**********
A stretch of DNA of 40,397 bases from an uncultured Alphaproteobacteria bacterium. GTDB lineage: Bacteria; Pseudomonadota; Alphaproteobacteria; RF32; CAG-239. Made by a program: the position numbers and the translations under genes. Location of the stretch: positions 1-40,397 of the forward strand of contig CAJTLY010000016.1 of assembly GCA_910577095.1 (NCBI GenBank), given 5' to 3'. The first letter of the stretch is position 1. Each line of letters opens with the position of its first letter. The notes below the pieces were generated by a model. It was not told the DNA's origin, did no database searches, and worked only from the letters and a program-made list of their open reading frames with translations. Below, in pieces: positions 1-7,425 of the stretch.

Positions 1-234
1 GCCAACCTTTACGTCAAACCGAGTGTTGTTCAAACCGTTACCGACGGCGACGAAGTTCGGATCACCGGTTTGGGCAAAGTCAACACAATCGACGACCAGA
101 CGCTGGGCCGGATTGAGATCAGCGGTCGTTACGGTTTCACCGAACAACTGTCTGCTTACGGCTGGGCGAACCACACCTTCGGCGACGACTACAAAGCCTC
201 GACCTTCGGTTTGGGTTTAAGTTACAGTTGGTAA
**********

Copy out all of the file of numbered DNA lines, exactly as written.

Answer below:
A stretch of DNA of 40,397 bases from an uncultured Alphaproteobacteria bacterium. GTDB lineage: Bacteria; Pseudomonadota; Alphaproteobacteria; RF32; CAG-239. Made by a program: the position numbers and the translations under genes. Location of the stretch: positions 1-40,397 of the forward strand of contig CAJTLY010000016.1 of assembly GCA_910577095.1 (NCBI GenBank), given 5' to 3'. The first letter of the stretch is position 1. Each line of letters opens with the position of its first letter. The notes below the pieces were generated by a model. It was not told the DNA's origin, did no database searches, and worked only from the letters and a program-made list of their open reading frames with translations. Below, in pieces: positions 1-7,425 of the stretch.

Positions 1-234
1 GCCAACCTTTACGTCAAACCGAGTGTTGTTCAAACCGTTACCGACGGCGACGAAGTTCGGATCACCGGTTTGGGCAAAGTCAACACAATCGACGACCAGA
101 CGCTGGGCCGGATTGAGATCAGCGGTCGTTACGGTTTCACCGAACAACTGTCTGCTTACGGCTGGGCGAACCACACCTTCGGCGACGACTACAAAGCCTC
201 GACCTTCGGTTTGGGTTTAAGTTACAGTTGGTAA